To address these issues the thesis examines the relationship between media(tion) and public engagement with low carbon transition in both the traditional and virtual public sphere. The empirical analysis sheds light on how and why media(ted) public engagement influences the symbolic environment through an analysis of i) the creation of expectations and ii) formation of public(s).
The study draws on a variety of qualitative methods to analyse key social actors’ media(ted) public engagement. In particular, it employs Dryzek’s Components Framework (2005) – an inductive method for discourse analysis - to trace the emergence of discourses of decarbonisation and low carbon transition and then assesses the implications on the symbolic environment. In doing so, this PhD thesis contributes to research in critical public engagment studies by mapping out and reflecting on public engagement at the interface of technoscience, market and society. The research findings will also be of interest to policy-makers and communications practitioners, as they provide critical insight into the wider socio-cultural and -political context and can be used to inform the development of successful transition pathways and help build transformative capacity required for climate change adaptation.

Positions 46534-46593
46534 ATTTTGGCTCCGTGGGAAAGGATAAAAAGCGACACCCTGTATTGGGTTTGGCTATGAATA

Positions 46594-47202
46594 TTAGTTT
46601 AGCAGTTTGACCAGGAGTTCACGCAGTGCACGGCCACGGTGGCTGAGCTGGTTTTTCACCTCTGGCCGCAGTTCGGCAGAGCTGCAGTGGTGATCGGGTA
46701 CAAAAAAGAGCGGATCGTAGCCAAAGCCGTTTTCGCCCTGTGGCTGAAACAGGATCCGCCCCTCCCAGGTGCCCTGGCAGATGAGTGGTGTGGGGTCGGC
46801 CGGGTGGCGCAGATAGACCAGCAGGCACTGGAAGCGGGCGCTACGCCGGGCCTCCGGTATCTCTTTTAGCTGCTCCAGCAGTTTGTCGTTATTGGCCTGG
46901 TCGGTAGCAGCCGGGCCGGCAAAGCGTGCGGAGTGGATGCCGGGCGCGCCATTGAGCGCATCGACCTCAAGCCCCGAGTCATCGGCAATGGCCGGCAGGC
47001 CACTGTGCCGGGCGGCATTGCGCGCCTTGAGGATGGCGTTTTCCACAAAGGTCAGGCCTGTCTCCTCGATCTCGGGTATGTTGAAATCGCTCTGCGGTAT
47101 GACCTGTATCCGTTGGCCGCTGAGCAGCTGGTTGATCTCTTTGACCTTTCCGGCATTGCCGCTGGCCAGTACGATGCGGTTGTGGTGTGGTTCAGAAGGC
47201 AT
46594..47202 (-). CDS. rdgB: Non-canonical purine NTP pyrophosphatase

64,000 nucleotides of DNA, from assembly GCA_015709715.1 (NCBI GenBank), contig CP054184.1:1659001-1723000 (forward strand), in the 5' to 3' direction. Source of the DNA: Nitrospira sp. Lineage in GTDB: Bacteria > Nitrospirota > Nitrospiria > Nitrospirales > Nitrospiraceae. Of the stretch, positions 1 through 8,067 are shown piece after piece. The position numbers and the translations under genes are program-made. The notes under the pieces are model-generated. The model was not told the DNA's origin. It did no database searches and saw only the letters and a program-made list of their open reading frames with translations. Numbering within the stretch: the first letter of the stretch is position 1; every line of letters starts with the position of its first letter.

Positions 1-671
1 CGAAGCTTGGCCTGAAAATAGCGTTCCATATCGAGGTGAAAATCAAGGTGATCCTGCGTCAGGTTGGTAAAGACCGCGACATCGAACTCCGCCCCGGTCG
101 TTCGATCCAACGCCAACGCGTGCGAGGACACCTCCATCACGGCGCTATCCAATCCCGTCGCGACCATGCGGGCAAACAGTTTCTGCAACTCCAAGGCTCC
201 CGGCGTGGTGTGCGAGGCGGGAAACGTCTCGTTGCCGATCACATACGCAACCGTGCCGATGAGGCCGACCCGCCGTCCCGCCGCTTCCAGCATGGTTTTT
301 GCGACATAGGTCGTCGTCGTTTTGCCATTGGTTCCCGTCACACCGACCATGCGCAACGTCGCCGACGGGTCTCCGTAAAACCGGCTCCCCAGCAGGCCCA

Name: Christopher Doughan
Supervisor: Dr. Mark O’Brien
Project Title: Journalism and the War of Independence in the Provincial Press
Summary of Research Topic:
This research examines in detail the coverage of the Anglo-Irish conflict between 1919 and 1921 in provincial newspapers, considering such issues as circulation, political bias and censorship. It also examines what the war meant for journalists and journalism by investigating how provincial newspapers and their editors and reporters addressed difficulties such as maintaining impartiality, pressure from both warring factions, and threats of closure by the authorities.